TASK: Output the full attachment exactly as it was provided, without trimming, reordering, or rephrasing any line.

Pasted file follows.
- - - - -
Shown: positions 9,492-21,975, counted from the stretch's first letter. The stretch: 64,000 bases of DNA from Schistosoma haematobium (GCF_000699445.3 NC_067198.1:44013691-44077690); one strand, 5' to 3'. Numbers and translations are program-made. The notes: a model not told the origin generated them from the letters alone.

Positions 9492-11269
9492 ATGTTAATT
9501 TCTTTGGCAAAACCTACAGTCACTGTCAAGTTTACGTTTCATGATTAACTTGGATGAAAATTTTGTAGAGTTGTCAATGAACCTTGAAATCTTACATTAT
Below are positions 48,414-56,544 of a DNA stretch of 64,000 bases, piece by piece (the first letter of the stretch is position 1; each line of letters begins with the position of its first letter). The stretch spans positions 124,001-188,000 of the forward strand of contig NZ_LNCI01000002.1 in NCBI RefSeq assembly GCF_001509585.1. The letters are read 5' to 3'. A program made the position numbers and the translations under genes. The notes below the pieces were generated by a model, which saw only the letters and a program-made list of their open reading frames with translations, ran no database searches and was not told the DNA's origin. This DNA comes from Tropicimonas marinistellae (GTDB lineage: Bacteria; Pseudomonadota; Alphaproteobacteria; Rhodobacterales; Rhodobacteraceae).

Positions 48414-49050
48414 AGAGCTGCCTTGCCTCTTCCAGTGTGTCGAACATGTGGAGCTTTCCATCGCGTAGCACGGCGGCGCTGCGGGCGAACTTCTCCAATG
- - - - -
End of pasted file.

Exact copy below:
Shown: positions 9,492-21,975, counted from the stretch's first letter. The stretch: 64,000 bases of DNA from Schistosoma haematobium (GCF_000699445.3 NC_067198.1:44013691-44077690); one strand, 5' to 3'. Numbers and translations are program-made. The notes: a model not told the origin generated them from the letters alone.

Positions 9492-11269
9492 ATGTTAATT
9501 TCTTTGGCAAAACCTACAGTCACTGTCAAGTTTACGTTTCATGATTAACTTGGATGAAAATTTTGTAGAGTTGTCAATGAACCTTGAAATCTTACATTAT
Below are positions 48,414-56,544 of a DNA stretch of 64,000 bases, piece by piece (the first letter of the stretch is position 1; each line of letters begins with the position of its first letter). The stretch spans positions 124,001-188,000 of the forward strand of contig NZ_LNCI01000002.1 in NCBI RefSeq assembly GCF_001509585.1. The letters are read 5' to 3'. A program made the position numbers and the translations under genes. The notes below the pieces were generated by a model, which saw only the letters and a program-made list of their open reading frames with translations, ran no database searches and was not told the DNA's origin. This DNA comes from Tropicimonas marinistellae (GTDB lineage: Bacteria; Pseudomonadota; Alphaproteobacteria; Rhodobacterales; Rhodobacteraceae).

Positions 48414-49050
48414 AGAGCTGCCTTGCCTCTTCCAGTGTGTCGAACATGTGGAGCTTTCCATCGCGTAGCACGGCGGCGCTGCGGGCGAACTTCTCCAATG